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Australia bushfire: Nearly 2,000 houses destroyed in months-long crisis

With smoke tormenting cities including Canberra, Sydney and now Melbourne, doctors have warned of increased respiratory dangers - especially to vulnerable people, including pregnant women.

Published: 07th January 2020 02:39 PM  |   Last Updated: 07th January 2020 02:39 PM   |  A+A-

A Forest Corporation worker manages a fire hose as he battles a fire near Moruya, Australia, Saturday, Jan. 4, 2020. Australia's Prime Minister Scott Morrison called up about 3,000 reservists as the threat of wildfires escalated Saturday in at least three states with two more deaths, and strong winds and high temperatures were forecast to bring flames to populated areas including the suburbs of Sydney.

A Forest Corporation worker manages a fire hose as he battles a fire near Moruya, Australia, Saturday, Jan. 4, 2020. Australia's Prime Minister Scott Morrison called up about 3,000 reservists as the threat of wildfires escalated Saturday in at least three states with two more deaths, and strong winds and high temperatures were forecast to bring flames to populated areas including the suburbs of Sydney. (Photo | AP)

By IANS

SYDNEY: Nearly 2,000 houses have been destroyed in Australia's months-long bushfire crisis, officials said on Tuesday, as crews prepare frantically for worsening conditions.

Besides the destruction of the 1,588 houses, the New South Wales (NSW) officials said that the fires had damaged 653 more, the BBC reported.

About 200 homes have been destroyed in neighbouring Victoria state, adding to more than 100 lost in other states.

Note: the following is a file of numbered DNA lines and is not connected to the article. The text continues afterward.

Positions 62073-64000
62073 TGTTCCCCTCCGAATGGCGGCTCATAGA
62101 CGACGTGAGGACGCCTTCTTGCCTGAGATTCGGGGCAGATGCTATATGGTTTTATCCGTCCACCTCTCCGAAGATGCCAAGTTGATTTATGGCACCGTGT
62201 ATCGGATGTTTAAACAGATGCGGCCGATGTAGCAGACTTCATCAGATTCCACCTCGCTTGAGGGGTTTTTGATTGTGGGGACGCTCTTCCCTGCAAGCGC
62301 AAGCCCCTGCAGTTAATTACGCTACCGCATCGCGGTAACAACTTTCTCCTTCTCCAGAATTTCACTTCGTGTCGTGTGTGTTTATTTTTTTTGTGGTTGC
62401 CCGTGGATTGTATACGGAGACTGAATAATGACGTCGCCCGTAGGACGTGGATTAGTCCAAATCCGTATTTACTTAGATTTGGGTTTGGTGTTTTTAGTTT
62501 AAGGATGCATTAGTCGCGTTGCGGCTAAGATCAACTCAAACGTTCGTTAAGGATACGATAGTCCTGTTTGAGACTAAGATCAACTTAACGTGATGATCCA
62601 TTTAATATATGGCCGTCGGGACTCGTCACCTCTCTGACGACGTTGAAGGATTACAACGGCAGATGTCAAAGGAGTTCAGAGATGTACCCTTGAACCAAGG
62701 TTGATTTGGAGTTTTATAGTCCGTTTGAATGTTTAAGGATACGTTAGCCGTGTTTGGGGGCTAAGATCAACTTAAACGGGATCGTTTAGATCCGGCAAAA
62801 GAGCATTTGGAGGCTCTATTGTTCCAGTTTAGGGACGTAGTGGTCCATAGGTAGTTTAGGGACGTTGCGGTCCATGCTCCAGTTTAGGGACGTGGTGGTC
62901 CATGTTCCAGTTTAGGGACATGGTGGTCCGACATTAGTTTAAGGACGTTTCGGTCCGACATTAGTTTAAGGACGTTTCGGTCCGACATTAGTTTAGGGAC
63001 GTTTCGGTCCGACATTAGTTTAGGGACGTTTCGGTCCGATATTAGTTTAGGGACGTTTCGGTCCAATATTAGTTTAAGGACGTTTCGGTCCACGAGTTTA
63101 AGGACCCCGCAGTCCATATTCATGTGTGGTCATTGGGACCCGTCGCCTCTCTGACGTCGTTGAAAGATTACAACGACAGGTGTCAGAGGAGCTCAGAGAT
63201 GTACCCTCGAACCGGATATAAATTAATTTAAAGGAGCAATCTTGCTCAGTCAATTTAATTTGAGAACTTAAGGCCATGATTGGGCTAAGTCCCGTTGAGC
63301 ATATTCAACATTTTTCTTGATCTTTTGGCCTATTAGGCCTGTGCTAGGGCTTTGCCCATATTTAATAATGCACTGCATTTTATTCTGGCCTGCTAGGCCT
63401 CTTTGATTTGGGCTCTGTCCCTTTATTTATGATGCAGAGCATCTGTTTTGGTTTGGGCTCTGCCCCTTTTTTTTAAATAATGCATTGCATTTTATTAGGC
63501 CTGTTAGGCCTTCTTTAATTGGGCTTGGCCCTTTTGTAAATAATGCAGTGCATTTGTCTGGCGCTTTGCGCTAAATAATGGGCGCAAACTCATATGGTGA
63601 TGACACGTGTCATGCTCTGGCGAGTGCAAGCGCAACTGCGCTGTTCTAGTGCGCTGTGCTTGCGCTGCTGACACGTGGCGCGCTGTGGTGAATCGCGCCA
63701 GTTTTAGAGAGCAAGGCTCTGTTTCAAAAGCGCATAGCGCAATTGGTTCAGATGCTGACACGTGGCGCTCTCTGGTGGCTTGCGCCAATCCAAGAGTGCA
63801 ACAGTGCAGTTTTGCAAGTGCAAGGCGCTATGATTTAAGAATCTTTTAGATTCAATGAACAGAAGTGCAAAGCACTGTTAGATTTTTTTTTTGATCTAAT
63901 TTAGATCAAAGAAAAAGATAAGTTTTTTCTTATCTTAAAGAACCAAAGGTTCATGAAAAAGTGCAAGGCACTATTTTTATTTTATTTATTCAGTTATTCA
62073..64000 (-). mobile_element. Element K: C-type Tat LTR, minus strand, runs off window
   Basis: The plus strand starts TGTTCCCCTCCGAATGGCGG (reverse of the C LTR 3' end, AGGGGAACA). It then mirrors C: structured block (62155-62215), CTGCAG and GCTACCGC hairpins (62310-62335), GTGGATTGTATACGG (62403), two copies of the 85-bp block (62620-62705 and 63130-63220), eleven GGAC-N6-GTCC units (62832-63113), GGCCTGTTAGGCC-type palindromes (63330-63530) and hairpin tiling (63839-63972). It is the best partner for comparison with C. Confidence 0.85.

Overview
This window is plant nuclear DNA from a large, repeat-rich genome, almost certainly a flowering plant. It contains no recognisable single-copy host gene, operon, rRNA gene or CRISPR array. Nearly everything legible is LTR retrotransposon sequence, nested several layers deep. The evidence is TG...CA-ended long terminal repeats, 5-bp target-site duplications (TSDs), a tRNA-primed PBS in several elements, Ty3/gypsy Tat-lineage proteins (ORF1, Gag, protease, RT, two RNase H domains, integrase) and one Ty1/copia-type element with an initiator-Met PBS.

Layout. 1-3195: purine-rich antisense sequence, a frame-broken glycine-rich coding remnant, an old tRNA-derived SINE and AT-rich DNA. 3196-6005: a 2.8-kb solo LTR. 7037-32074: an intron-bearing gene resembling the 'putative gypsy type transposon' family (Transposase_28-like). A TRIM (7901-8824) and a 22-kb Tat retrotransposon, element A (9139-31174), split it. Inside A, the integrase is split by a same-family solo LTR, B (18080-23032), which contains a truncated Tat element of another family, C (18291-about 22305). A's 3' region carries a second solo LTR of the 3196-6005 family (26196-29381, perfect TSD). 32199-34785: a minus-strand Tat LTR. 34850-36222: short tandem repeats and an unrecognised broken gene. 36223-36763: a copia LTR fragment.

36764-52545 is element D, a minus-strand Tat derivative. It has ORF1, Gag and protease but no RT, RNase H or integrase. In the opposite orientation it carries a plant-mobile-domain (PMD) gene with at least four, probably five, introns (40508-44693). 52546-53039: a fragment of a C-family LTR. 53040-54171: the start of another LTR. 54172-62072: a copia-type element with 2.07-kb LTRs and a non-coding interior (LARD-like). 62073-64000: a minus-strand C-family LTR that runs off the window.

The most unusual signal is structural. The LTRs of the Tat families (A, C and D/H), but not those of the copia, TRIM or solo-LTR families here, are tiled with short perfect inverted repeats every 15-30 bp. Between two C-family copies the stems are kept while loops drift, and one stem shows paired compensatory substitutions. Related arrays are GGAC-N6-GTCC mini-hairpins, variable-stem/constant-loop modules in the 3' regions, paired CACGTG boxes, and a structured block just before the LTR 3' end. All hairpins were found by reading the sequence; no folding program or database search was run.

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The Insurance Council of Australia has estimated that the damage bill had reached AUD 700 million ( USD 485 million) but said it was expected the cost to rise significantly.

After ferocious conditions last week, firefighters were using the milder weather to boost containment lines around fires engulfing south-eastern Australia.

But temperatures were likely to soar again on Friday, prompting fears that two fires in NSW and Victoria could form a new "mega blaze".

With smoke tormenting cities including Canberra, Sydney and now Melbourne, doctors have warned of increased respiratory dangers - especially to vulnerable people, including pregnant women.

ALSO READ: Australia bushfire crisis - PM Scott Morrison announces AUD 2 billion for relief support

On Monday, the Bureau of Meteorology warned that visibility in Melbourne was less than 1 km in many parts of the city and its surroundings.

Since the bushfires started in September, at least 25 people and millions of animals have died in the blazes fuelled by record temperatures and widespread drought, the BBC reported.

Tuesday also saw the funeral of a firefighter who died on December 19 in an accident on the way to a major blaze near Sydney.

Andrew O'Dwyer was killed alongside his colleague Harvey Keaton when their fire truck hit a fallen tree.

Dozens of fellow firefighters formed a guard of honour outside a church in Sydney.

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